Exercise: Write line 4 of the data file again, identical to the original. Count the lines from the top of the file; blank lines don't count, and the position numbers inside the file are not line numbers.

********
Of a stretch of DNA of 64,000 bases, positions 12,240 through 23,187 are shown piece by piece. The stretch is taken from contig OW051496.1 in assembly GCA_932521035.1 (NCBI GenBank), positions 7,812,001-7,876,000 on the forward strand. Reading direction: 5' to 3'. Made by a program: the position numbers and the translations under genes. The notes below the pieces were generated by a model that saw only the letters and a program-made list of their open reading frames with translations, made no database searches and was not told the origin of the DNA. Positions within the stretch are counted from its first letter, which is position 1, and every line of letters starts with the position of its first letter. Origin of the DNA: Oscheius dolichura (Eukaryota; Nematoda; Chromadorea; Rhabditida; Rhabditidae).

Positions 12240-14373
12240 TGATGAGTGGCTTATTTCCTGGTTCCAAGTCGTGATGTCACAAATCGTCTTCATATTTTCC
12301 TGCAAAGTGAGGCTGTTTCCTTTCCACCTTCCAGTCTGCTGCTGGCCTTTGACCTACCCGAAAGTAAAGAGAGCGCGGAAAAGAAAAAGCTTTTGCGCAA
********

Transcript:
12301 TGCAAAGTGAGGCTGTTTCCTTTCCACCTTCCAGTCTGCTGCTGGCCTTTGACCTACCCGAAAGTAAAGAGAGCGCGGAAAAGAAAAAGCTTTTGCGCAA